Photo courtesy of Tim Horton
With President Andrew K. Benton’s recent announcement that he will step down from his position at the end of next school year, university leaders are considering the Pepperdine’s direction for the future. As part of that consideration, the community looks not only to the future, but the past, in order to navigate the complex issue of Pepperdine’s affiliation with the Churches of Christ.
“At its core, I don’t think [Pepperdine’s connection with the Church of Christ] has changed that much. The Church of Christ is very Bible-centric,” Benton said. “There are things that are very important to [members of the CoC] and I’d call those salvation issues. Sincere belief, observance of not only grace but obedience: those things haven’t changed, and I don’t know if they will change to be frank with you. But things like instrumental music, women’s role in worship- those things have changed and I think will change. Each congregation will decide them going forward.”
Despite changes to some CoC traditions and their presence on campus, Pepperdine leadership emphasized how the fundamental CoC values are just as present at Pepperdine as they were 80 years ago.
“I go back in my appreciation for Pepperdine’s relationship with the Church of Christ to 1937 when George Pepperdine, who was a lifelong member of the Church of Christ, wanted to found a university for any qualified young man or woman, and an institution led by those who are active in the Churches of Christ,” Benton said.
History of Pepperdine and the Church of Christ
David Baird, dean emeritus and professor of History, said George Pepperdine always intended the Churches of Christ to be a critical factor in the university.
“His intention is there would be a critical mass [of Churches of Christ faculty] and that hopefully students would also be from the Church [of Christ],” Baird said.
In the beginning, there were no requirements or bylaws that directly tied Pepperdine to the Churches of Christ. Baird said George Pepperdine “expected there to be a relationship, but he expected it to be through the faculty” and actually had “great misgivings” about a school directly connected with the church.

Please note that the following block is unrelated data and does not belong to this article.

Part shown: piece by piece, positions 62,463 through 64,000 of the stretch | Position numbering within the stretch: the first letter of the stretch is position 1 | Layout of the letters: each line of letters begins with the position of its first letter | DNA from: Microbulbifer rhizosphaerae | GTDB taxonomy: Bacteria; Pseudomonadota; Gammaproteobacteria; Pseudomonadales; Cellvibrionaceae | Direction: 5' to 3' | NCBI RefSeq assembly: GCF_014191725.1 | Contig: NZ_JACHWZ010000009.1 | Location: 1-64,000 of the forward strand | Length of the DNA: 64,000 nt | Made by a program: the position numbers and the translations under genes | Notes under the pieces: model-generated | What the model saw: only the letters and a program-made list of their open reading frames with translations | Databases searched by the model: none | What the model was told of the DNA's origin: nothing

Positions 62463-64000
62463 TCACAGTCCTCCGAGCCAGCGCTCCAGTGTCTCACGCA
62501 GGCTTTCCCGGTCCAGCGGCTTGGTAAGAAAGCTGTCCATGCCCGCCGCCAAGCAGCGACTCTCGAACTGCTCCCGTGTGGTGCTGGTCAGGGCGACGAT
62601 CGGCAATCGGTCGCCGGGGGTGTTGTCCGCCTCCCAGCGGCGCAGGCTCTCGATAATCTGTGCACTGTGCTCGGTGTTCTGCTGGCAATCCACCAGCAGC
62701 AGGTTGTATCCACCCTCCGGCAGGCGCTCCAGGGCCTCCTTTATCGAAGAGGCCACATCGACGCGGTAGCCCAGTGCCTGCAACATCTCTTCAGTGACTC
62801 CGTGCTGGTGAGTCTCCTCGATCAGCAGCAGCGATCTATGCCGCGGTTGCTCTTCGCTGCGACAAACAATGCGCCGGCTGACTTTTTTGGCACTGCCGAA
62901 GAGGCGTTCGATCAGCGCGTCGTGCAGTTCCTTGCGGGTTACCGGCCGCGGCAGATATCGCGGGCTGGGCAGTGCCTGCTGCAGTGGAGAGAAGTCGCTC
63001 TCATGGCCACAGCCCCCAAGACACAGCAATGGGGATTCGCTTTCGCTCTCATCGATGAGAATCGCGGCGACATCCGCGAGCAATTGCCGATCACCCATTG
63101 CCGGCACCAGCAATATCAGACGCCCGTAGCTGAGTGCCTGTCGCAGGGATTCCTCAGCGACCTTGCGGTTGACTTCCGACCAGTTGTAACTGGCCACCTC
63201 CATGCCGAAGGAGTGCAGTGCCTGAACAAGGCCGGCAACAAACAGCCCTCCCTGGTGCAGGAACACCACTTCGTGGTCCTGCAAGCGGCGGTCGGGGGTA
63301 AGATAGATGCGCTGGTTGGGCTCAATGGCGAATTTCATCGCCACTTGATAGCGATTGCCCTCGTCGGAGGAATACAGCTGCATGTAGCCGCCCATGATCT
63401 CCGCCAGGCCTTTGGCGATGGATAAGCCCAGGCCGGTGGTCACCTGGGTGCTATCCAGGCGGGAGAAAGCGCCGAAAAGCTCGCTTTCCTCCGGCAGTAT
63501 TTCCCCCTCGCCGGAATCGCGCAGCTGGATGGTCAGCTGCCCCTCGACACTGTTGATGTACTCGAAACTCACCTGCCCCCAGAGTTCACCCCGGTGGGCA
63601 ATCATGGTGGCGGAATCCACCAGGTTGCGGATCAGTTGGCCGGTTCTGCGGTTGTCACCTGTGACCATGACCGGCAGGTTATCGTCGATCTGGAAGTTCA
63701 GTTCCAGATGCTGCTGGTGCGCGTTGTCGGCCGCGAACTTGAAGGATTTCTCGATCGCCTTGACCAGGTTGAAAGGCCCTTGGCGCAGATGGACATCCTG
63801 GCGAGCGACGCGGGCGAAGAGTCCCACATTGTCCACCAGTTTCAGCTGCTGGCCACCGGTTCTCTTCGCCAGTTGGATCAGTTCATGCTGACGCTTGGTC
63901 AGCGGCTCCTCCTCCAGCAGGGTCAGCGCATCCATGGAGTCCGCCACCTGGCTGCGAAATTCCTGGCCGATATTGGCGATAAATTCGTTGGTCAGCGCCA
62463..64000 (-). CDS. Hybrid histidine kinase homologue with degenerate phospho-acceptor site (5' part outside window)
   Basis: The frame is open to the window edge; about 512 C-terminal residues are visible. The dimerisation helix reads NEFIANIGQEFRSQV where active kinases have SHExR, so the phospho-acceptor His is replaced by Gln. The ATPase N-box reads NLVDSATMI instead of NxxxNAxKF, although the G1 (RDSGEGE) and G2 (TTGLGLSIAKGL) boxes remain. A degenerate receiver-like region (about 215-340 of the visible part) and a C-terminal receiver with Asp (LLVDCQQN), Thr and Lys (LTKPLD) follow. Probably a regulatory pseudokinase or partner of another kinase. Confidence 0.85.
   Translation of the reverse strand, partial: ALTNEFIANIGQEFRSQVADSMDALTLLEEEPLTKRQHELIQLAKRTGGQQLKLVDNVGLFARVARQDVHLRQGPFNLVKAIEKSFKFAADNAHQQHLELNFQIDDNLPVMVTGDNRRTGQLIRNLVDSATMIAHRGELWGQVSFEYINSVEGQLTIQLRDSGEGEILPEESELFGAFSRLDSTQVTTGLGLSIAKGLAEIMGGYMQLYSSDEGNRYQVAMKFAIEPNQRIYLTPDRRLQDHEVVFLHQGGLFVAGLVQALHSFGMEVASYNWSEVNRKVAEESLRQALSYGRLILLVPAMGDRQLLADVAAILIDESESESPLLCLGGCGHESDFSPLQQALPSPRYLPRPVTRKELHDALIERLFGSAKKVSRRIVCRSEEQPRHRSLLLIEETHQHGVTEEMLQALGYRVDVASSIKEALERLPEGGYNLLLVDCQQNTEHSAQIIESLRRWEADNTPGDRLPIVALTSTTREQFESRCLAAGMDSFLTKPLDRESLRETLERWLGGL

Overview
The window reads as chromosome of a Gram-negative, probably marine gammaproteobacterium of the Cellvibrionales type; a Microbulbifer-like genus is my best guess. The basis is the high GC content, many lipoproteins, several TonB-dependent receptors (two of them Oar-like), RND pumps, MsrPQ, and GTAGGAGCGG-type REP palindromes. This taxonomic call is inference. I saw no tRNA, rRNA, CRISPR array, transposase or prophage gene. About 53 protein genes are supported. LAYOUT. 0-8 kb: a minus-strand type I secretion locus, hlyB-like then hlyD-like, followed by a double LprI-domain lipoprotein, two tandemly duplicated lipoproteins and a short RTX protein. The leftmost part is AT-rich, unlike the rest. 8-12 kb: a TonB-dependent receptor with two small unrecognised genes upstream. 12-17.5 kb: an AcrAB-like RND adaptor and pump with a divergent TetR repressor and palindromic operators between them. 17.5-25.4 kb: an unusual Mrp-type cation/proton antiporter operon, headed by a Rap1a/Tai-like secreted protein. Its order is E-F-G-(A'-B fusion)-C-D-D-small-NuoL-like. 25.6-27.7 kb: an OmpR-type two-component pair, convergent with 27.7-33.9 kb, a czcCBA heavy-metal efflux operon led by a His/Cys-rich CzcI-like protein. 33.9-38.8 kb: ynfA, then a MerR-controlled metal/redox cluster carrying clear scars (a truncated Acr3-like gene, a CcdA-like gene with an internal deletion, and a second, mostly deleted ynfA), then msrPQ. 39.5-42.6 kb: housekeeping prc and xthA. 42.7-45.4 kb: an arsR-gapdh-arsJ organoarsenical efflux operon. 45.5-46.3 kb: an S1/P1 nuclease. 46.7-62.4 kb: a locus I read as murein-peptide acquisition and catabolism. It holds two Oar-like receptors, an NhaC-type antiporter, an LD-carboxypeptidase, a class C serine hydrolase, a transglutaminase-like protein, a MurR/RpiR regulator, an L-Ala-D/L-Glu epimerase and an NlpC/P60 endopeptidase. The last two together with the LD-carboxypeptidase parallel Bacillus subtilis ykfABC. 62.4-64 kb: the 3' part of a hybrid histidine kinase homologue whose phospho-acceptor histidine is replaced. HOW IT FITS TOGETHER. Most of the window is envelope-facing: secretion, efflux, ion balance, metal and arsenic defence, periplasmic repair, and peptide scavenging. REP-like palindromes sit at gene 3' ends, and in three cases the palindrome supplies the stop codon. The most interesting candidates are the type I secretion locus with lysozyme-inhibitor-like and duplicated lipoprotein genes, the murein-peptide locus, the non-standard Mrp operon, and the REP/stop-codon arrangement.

The administration under former President William Banowsky established many of Pepperdine’s official ties to the CoC in the bylaws of the school, according to Baird’s book on the history of Pepperdine, “Quest for Distinction.”
In 1975, the university’s Board of Leaders unanimously passed a motion expanding the board to 40 members and calling it the Board of Regents, requiring that the chair and at least 60 percent of this board would be members of the Churches of Christ and that a Religious Standards Committee (RSC) would be developed consisting solely of CoC members to oversee the religious policies and climate on campus, according to Baird’s book.
There have never been any rules requiring Pepperdine staff to be from the Churches of Christ. The only expectation for Pepperdine faculty is “to be an active member of some community of Christian faith,” according to Baird’s book. However, school bylaws require that certain top leadership positions, such as President and the Chairman of the Board, be occupied by Church of Christ members, Benton said.
The Nature of the Churches of Christ
To best understand the Churches of Christ’s affiliation with Pepperdine, it is helpful to understand how the denomination operates on its own. As a whole, the CoC are unique in that they have no headquarters, national base or unifying doctrine.
Al Sturgeon, preaching minister at the University Church of Christ (UCC), explained how this allows each congregation to make its own decisions regarding policies and traditions.
“Our church is autonomous, meaning that there is no institutional hierarchy above the local congregation,” Sturgeon said. “The University Church of Christ is self-governing. There is no ruling body beyond the local congregation that directs us or tells us how to proceed, so that is unique among churches.”
Referring to this organization in the CoC, Baird said he thinks the influence of the Churches of Christ on Pepperdine is “far less than other [Christian] schools because of the nature of doctrine of Churches of Christ.”
For example, Notre Dame is affiliated with the Roman Catholic Christian tradition. Because Catholicism has many traditions that are recognized world-wide, such as mass and penance, Catholicism can be easily identified in the setting of the university.
Church of Christ Presence at Pepperdine